In the Wilmington case, the behavior involved was potentially a felony, the suspect had allegedly posed a significant threat to officers (he was driving recklessly and dangerously), and he had reportedly been resisting arrest in the moments prior to the encounter with the dog. All of that may have been influential in the grand jury’s decision not to indict Brister.

Further, it’s important to note that the Supreme Court, in applying the reasonable officer standard, made the point that use of force decisions must be evaluated from the perspective of an officer at the scene, not someone able to calmly judge it after the fact by watching a video of the incident, for example.

In the Atlantic City case, on the other hand, Castellani was suspected of only misdemeanor behavior, appeared to pose only a minimal threat to officers (especially since there were four officers present initially), and he was no longer resisting at the point Wheaten arrived and released his dog.

I don’t think any reasonable officer at the scene would have concluded that it was reasonable or necessary for Wheaten to use his canine to attack and bite Castellani the way he did.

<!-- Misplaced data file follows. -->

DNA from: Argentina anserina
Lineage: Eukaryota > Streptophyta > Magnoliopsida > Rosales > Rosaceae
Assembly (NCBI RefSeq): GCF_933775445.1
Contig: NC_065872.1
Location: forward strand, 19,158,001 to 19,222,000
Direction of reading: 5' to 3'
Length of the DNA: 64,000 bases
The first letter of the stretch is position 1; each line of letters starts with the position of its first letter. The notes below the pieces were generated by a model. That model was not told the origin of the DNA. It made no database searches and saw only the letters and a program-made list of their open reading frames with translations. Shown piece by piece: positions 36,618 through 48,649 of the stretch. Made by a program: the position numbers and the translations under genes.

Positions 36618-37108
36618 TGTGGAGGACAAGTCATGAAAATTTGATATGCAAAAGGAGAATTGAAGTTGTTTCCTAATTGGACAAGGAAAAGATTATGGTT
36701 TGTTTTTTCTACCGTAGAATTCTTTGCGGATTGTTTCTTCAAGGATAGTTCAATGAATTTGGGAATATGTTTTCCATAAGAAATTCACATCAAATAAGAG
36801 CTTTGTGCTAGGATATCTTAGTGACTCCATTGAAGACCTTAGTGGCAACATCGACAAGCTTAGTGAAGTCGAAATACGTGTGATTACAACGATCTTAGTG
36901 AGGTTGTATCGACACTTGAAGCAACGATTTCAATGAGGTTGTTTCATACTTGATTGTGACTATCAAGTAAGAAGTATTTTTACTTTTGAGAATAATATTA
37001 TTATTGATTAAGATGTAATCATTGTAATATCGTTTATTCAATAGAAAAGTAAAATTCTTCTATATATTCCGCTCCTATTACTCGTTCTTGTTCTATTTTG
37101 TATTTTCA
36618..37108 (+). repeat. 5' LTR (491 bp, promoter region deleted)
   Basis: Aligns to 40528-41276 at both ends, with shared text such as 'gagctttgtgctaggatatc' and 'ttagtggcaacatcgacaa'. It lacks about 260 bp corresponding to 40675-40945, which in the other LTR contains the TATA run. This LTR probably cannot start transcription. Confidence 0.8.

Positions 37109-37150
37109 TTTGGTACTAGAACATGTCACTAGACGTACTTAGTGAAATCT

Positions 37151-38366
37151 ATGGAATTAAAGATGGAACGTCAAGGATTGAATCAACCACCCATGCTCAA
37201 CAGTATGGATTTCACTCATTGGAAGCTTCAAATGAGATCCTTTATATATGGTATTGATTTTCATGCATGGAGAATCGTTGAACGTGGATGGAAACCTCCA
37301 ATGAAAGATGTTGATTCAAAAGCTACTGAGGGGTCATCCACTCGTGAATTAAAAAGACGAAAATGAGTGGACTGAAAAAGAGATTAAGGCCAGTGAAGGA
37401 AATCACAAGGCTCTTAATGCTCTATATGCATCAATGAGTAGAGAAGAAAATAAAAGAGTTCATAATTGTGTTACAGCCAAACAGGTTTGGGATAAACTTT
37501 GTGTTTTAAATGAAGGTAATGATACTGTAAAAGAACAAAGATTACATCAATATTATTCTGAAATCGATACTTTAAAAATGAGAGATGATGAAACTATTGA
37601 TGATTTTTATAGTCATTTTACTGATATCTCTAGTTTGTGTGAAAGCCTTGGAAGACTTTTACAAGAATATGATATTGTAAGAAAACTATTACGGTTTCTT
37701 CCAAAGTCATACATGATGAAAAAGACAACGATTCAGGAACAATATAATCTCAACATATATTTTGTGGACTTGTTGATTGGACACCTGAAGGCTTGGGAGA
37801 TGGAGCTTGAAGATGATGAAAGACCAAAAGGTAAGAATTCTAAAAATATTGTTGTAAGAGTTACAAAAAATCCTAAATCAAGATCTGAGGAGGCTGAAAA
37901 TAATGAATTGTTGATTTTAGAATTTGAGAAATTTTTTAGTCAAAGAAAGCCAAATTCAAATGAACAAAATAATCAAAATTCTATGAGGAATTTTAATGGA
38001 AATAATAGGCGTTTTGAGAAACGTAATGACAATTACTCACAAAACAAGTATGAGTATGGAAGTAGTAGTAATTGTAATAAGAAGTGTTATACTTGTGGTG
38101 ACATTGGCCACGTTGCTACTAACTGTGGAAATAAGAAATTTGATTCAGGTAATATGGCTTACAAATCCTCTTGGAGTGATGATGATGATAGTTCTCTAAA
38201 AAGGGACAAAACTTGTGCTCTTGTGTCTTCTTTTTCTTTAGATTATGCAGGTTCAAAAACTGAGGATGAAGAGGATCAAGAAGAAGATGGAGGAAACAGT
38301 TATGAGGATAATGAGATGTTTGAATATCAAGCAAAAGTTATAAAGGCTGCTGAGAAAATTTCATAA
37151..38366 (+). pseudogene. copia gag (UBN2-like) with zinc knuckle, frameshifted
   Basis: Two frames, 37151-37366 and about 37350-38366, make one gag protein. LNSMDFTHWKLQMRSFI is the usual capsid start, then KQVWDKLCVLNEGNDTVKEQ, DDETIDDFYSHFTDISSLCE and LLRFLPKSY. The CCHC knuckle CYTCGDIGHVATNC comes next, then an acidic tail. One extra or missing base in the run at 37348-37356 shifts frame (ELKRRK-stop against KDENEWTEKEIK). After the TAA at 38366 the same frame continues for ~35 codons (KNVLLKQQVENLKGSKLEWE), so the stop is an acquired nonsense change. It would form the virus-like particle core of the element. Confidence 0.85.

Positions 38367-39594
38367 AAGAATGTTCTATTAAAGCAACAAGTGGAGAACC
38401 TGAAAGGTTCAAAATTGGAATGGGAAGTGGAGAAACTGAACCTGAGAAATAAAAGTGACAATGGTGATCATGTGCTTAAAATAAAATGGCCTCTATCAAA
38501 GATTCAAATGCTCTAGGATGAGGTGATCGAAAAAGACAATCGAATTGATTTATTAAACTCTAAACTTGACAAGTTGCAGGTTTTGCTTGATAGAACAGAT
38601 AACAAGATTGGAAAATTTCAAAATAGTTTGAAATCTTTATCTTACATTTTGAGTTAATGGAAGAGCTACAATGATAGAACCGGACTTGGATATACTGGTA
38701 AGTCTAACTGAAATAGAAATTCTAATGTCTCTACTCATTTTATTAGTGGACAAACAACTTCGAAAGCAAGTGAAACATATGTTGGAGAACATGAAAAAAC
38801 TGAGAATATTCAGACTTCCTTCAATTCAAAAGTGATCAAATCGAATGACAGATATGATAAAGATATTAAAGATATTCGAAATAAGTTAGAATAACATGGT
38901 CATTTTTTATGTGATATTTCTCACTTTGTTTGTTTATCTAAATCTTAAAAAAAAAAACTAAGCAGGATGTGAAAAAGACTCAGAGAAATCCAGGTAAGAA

But, maybe I’m wrong. What are your thoughts?

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I always try to take a balanced approach when examining police conduct on this blog. I feel I owe it to my students, and to readers in general, to contribute to reasoned discussion and debate about the role of police in modern society by sharing both the good and the bad about police behavior.

Image courtesy of adamr /

Image courtesy of adamr /

My personal position is that most officers do a fine job – despite making mistakes at times – but we rarely hear about the positives.

I’ve written previously, though, about cops who’ve bought Christmas gifts for burglary victims or even literally given someone the shirt off their back, as well as about those who go out of their way to protect the constitutional rights of citizens to peacefully protest or record police activities.

So, I was troubled to see a recent post on PINAC (Photography is Not a Crime) about an officer in Florida who was found to have violated his department’s policies in response to the lawful, constitutionally protected videotaping of public police behavior.

Watch for yourself.

BCSO Task Force Arrest of PINAC Editor

The officers in the video not only do an incredibly poor job of managing the situation overall, in my opinion, but more troubling (to me at least) is that they appear to be engaging in a form of pseudospeciation, which is the idea that one group views members of another group as dangerous and/or unworthy of fair treatment.